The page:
Third, file a purely declaratory judgment action in state court. When the insurer removes to federal court, move to remand on the grounds that (a) jurisdiction over declaratory judgment actions in federal courts is discretionary, (b) the legal questions at issue involve unsettled questions of state law, and (c) the state courts are the best place to answer these questions. This third strategy has worked for them so far. See DiAnoia’s Eatery v. Motorists Mutual Insurance Company, No. 20-706 (W.D. Pa. May 19, 2020) (remanding a covid coverage matter to state court).
Hundreds of plaintiffs have filed suit against their insurance companies to recoup business income losses from shutdown orders across the country. These suits allege that the insurance companies have denied claims across the board, regardless of the coverage described in the insurance policies. Some policies include explicit exclusions against loss due to a virus, some hide a virus exclusion within a broader pollution or contamination provision, and some have no such exclusion at all. While no decisions have yet been rendered, some analysts predict that policyholders with exclusions will be left high and dry, and some policyholder recovery lawyers have declined to represent such policyholders on a contingent fee basis.
Some plaintiffs with exclusions in their policies have also brought suit against the producers who brokered their insurance contracts, alleging negligence in procuring policies that provide insufficient coverage.
For example, in Magna Legal Services LLC v. Hartford Fire Insurance Company et al, Plaintiff included its insurance producer, Nottingham Agency, Inc., and its individual broker agent as defendants. The insurance policy in question contains a “Pollutant and Contaminant” exclusion, although it does not specifically include “virus.” Plaintiff alleged reliance on Defendants’ representation as experienced brokers in evaluating and recommending insurance coverage for commercial business clients, and negligence on Defendants’ part in failing to advise Plaintiff about the exclusion or meet Plaintiff’s direction to procure “as broad as possible Business Income, Contingent Business Income, Extra Expense, and Civil Authority coverages.”
In Ethan & Austin, LTD. et al v. Illinois Casualty Company et al, Plaintiffs similarly included their insurance producer, U.S. Insurance Group, and their individual broker agent as defendants. This insurance policy does contain an explicit exclusion against “Loss Due to Virus or Bacteria.” Plaintiffs in this case alleged reliance on Defendants’ representation of expertise and that Defendants had a duty of care to exercise reasonable diligence in providing insurance advice. Furthermore, Plaintiffs allege negligence by Defendants in failing to advise Plaintiffs about the virus exclusion and its impact on business interruption claims, or to procure a broader insurance policy for the Plaintiffs.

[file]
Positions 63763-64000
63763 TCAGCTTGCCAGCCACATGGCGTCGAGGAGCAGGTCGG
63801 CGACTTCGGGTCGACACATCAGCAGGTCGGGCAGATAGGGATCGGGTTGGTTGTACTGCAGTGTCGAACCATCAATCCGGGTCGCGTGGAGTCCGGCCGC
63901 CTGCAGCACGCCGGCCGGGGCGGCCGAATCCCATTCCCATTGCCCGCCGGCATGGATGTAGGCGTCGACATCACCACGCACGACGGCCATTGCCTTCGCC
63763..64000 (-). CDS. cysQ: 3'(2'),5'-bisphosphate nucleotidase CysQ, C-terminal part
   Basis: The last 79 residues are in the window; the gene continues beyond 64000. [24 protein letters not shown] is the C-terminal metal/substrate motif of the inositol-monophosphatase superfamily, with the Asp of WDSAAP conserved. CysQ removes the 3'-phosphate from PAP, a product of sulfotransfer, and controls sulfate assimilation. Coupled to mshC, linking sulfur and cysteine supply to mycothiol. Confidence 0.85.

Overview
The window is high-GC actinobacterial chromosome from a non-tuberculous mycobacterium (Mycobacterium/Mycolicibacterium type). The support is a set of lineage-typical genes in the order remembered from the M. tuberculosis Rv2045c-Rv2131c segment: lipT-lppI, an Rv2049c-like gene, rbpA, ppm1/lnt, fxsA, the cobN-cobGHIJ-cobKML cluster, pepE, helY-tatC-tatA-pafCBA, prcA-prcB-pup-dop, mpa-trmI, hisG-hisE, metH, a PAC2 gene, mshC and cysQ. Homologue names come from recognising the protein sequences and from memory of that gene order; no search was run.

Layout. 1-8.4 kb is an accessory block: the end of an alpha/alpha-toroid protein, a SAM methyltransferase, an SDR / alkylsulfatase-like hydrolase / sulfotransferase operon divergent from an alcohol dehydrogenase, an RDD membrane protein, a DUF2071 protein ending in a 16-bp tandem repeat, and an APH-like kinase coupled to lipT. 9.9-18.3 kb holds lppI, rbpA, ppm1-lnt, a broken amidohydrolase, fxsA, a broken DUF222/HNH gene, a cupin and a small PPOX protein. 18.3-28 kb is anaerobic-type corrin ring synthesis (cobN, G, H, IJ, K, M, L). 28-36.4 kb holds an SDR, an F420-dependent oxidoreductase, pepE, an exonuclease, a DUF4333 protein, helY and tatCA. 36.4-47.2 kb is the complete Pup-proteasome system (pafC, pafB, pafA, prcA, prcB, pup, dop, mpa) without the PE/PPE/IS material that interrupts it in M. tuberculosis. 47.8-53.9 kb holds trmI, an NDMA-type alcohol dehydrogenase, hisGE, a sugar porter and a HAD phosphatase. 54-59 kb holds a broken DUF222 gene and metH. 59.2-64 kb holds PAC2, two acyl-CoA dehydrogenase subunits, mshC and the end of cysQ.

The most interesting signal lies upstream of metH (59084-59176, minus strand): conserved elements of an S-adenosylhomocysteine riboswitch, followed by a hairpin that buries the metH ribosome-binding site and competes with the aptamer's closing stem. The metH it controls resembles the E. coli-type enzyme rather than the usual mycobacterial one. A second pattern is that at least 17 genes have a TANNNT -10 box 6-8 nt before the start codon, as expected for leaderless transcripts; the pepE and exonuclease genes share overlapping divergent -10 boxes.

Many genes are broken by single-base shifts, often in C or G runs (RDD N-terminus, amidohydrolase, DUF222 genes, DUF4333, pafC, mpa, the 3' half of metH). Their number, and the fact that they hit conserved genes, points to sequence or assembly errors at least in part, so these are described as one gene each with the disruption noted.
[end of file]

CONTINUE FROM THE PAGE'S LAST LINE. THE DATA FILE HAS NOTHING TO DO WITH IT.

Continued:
Should Plaintiffs in either of these cases fail in their claims against their insurance company to collect business income losses due to the pandemic, they may yet succeed in these claims against their insurance producer.
Writing an effective, persuasive and well-pleaded complaint can be one of the most important stages of the litigation process. The complaint provides the plaintiff the first opportunity to craft a compelling narrative to justify the remedies sought. Writing is an individualized process, of course, and thus approaches to writing a complaint can vary by industry, law firm, or individual.
Having now read about 90 Covid-19 coverage complaints, I have noticed a marked difference in the way restaurants and dental offices express their grievances through writing. For example, in LJ New Haven LLC v. AmGUARD Insurance Company, in which a local seafood restaurant seeks coverage, the introduction not only introduces the parties to the case, but also observes how “in addition to their contribution to the national economy…restaurants are also vital to the national spirit because shared meals are an important mental relief.” The introduction goes on to incorporate quotes from Oscar Wilde declaring that “after a good dinner, one can forgive anybody, even one’s relations,” and from Anthony Bourdain noting that “food is everything we are. It’s an extension of nationalist feeling, ethnic feeling, your personal history, your province, your region, your tribe, your grandma.” These embellishments continue throughout the complaint, bolstering the plaintiff’s desire for relief.
Conversely, in Cascadia Dental Specialists Inc v. American Fire and Casualty Company, the introduction comprises just six lines. Unlike in LJ New Haven these six lines do not explicitly elicit an emotional or sentimental response, but rather adhere to the standard protocol of presenting the parties to the case. Moreover, the bulk of Cascadia Dental Specialists’ complaint remains true to the mechanical nature of the introduction, with every sentence conforming to a strict and compact pattern that relates directly back to the plaintiff’s allegations. The straightforward approach of the complaint leaves no room for ambiguity, and ultimately could afford the reader with a more candid assessment of the case.
While both complaints include a standard factual background of Covid-19 (detailing state-ordered mandated closures and specific insurance company denial responses), LJ New Haven has taken more creative liberties when writing their complaint – to evoke a more emotional appeal from the reader. Perhaps the food industry more highly values the expressive aspects of life, evidenced here in writing (i.e. the inclusion of vivid detail to enhance and illuminate the facts), while the dental industry prioritizes the mechanical (i.e. the inclusion of succinct phrasing as to not deflect from the facts)?
I don’t mean to suggest that one complaint writing style trumps the other; or that this stylistic decision will apply to every case involving restaurant owners and dental practices. The observation merely denotes a particular writing style an individual or law firm may be inclined to follow when dealing with these particular industries.